“It just wasn’t a big deal to me.
This was an ailment that many people just power through and that’s what I thought I would do as well. I didn’t want to stop, I didn’t want to quit campaigning, I certainly didn’t want to miss the 9/11 memorial.
It didn’t work out so well.
So I got the antibiotics up and going, got the rest that I needed, and we’re going on from there.”
Hillary Clinton and her pneumonia
Isn’t what she did … well … basically what you & I and every working person in the world does? We push thru whatever is ailing us until what ails us forces us to stop <or it goes away magically which is what most of us hope for>.
Clinton, or how any of us act, <disregarding doctor advice & pushing thru it> must be maddening to doctors.
In fact … the numbers I found suggest doctors must live a life of constant frustration.
Patient noncompliance is an epidemic, estimated to affect 20% to 30% of short-term therapies, 50% to 60% of long-term medication and 70% to 80% of advice about lifestyle changes. Over 50% of the 3.8 billion prescriptions written annually in the United States are taken incorrectly or not at all.
I imagine with all the online “doctors” it seems like we have all become given the massive accessibility to medical information online – much of it complex, sometimes contradictory <due to medical nuances> and often downright wrong – many people believe they can diagnose and treat all on our own.
And given the absurd online medical conspiracy blathering over Clinton’s health I tend to believe 90% of people somehow believe they are qualified medical professionals due to their online research <despite much of it looks a lot like ‘quackery’>.
And while research shows that “pushing thru” or ignoring real advice has serious repercussions – Consumer Reports showed that noncompliance with advice or treatment recommendations is the top complaint that primary care physicians have about patients and most believe it affects their ability to provide optimal care, and one in three says it does so a lot – the reality is that this is just what we people do.
Hillary Clinton included.
Frankly, we shouldn’t be surprised she didn’t tell anyone nor should we be surprised she failed to follow her doctor’s advice … because we all have done it.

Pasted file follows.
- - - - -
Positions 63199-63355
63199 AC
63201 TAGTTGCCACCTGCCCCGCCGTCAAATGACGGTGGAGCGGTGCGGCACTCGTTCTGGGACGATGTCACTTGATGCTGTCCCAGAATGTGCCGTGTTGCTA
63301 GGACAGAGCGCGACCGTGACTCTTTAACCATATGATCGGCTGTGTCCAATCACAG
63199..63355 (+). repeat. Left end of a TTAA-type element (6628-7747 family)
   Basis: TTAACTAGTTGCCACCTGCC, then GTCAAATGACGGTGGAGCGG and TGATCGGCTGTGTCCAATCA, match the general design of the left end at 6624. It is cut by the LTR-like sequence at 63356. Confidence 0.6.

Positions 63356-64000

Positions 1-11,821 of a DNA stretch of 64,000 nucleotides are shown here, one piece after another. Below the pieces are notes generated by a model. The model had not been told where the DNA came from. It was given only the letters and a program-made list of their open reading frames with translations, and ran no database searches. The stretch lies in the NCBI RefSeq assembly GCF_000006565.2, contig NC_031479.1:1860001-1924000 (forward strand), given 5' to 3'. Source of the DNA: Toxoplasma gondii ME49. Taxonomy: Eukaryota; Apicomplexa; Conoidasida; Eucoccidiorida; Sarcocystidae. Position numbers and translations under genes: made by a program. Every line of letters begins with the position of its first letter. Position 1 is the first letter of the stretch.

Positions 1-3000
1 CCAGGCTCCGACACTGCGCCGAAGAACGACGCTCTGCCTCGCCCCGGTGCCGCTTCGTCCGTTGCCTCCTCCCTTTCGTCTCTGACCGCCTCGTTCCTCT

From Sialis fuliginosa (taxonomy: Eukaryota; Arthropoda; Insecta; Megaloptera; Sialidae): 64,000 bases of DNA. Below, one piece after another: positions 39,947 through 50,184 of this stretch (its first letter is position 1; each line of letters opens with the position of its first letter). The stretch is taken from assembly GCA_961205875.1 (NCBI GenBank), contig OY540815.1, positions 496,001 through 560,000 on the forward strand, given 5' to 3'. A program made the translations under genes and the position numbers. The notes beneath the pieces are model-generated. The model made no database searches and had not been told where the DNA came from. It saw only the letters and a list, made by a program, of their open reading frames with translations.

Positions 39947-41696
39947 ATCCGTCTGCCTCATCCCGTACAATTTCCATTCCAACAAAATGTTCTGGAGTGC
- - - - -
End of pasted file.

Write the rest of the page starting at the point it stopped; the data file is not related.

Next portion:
And we all certainly have done it when under the pressure of some deadline we knew we were working against <a big meeting, a project deadline, a promise to a client, an election>.
So … that said … the whole kerfuffle baffles me.
It makes me scratch my head.
Do I believe there is some sexism riddled through this entire absurd dialogue?
Yeah. Maybe a thread.
Clinton has always been dogged by ‘ambitious professional versus homemaker’ questions combined with a subtle push back that a woman cannot do this particular man’s job <whatever that job may be>.
And I could argue almost every professional woman is nodding their head in agreement with what I just said as they think about their own situation.
But I actually believe it hits at the core of America’s gestalt.
Our “just do it” attitude.
Our “we are not quitters” attitude.
Why do you think Americans take less vacation days and work sick more than any country? An aspect of our behavior is our attitude that we are expected to not succumb to ‘what everyday people do’ and push thru to some aspect of exceptional.
Is pushing thru sickness exceptional?
Well. Maybe not.
But it seems like the basic bar for who and what we are culturally.
And the bar gets raised even higher for workaholics and people who like what they do.
She’s had pneumonia, she campaigned and had a security meeting and … well … a bunch of shit before she actually went to the doctor <similar to what we all do> … she kept going despite doctor advice until it floored her <similar to what we all do> and then gets up less than a week later and starts going back to work <similar to what we all do>.
I could suggest that this is the sort of determination which sounds fairly presidential to me but instead I will point out that this is what 90% of Americans do when they get sick.
Most women I know amaze me with their stamina and their general “no quit” attitude when getting shit done.
It seems to me that Hillary Clinton just represented what women do day in and day out pretty well. She wasn’t just representative of what we may desire in a presidential candidate but also representative of almost every working mother out there as well as maybe 90% of all the ‘anyones’, male or female, who goes to work every day.